Earlier this year, Cardi B attempted to trademark her signature catchphrase "okurrr," however the request has been denied, per CNN. According to the outlet, the U.S. Patent and Trademark Office found that the phrase is too commonplace for a trademark to be warranted. 

The rapper filed the trademark application in March, in hopes of printing the expression on her merchandise, including T-shirts, clothing, footwear, and hats. The trademarks were filed for "Okurrr" with both two and three R's, the former of which was taken as a precaution.

However, on the application, the government office wrote that "okurrr" is a "commonplace term, message, or expression widely used by a variety of sources that merely conveys an ordinary, familiar, well-recognized concept or sentiment." It was also noted that the origins of the phrase stems from the drag community, deeming it "commonly used in the drag community and by celebrities as an alternate way of saying 'OK' or 'something that is said to affirm when someone is being put in their place.'"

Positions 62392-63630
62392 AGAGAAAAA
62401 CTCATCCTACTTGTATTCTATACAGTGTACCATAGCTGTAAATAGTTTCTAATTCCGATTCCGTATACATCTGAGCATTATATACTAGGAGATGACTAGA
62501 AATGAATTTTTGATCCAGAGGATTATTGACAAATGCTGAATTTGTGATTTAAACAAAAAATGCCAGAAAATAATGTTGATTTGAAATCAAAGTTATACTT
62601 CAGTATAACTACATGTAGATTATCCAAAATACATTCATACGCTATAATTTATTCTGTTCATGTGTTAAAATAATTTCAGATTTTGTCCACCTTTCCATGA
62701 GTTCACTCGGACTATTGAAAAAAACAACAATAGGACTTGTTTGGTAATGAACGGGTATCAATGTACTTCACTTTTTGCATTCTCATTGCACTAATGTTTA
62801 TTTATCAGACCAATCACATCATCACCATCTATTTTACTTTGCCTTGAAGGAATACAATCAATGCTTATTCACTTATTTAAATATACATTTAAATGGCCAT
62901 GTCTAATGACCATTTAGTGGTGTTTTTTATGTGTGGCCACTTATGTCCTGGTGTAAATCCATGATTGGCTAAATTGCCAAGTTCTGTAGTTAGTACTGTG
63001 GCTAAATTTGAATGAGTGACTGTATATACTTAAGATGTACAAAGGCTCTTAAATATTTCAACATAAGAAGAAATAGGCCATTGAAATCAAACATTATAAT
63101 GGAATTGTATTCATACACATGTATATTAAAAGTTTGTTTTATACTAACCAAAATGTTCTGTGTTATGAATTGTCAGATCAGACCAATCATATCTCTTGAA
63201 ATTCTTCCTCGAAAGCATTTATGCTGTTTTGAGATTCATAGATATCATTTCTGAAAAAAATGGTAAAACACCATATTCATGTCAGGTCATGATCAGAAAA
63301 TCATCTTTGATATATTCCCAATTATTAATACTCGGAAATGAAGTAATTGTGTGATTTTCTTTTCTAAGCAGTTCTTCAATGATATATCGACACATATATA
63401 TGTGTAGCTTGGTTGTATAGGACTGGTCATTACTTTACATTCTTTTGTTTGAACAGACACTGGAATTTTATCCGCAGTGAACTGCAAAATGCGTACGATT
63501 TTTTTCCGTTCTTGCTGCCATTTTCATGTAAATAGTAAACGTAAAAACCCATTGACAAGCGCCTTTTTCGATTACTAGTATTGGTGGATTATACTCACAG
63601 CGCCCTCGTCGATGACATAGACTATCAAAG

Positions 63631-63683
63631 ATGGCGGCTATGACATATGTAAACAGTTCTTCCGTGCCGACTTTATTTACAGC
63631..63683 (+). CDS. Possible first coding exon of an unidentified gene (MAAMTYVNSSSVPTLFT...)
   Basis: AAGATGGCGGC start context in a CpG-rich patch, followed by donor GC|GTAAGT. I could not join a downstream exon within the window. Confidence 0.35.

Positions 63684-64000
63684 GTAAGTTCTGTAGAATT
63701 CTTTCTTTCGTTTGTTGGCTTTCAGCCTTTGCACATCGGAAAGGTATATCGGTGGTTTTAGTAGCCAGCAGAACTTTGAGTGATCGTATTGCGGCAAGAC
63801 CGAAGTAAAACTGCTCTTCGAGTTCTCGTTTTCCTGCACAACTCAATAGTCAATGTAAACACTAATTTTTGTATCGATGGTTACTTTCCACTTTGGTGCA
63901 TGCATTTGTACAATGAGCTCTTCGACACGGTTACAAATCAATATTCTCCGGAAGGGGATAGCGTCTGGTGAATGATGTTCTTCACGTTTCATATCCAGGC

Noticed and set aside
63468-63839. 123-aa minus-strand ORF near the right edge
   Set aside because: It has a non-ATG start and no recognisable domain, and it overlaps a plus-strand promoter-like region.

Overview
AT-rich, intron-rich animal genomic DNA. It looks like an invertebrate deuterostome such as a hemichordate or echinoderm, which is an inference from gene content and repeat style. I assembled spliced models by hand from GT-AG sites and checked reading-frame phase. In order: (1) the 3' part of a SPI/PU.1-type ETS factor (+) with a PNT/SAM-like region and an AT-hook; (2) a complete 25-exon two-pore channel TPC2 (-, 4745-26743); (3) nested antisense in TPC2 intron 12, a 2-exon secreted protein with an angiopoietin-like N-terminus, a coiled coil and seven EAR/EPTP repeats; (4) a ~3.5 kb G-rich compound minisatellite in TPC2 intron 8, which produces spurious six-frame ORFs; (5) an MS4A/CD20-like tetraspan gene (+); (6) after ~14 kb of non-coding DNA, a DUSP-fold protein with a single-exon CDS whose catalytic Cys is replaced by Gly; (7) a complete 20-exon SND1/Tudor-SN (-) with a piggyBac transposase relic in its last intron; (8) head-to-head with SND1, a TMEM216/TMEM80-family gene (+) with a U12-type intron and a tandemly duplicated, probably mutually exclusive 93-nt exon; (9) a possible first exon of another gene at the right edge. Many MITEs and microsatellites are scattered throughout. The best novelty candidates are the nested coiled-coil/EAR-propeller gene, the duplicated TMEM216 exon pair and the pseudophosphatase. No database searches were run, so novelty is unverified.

According to The Blastmany other celebrities including the Kardashians had used the phrase long before Cardi applied for the trademark, which the USPTO used as justification for denying her claim. It's worth noting that much of the celebrity usage was likely inspired by the "Money" rapper's circulation of the phrase. 

During an appearance on The Tonight Show With Jimmy Fallon, Cardi explained to the talk show host what the word means in her book. “It’s like a cold pigeon in New York City,” she said. “It depends on the situation that you’re in. Like if somebody checks somebody it’s like ‘okurrr.'” During her cameo in Pepsi's Superbowl commercial, Cardi similarly delivered the expression alongside Steve Carrell. Needless to say, it's her trademark at this point, even if she can't make it official. 

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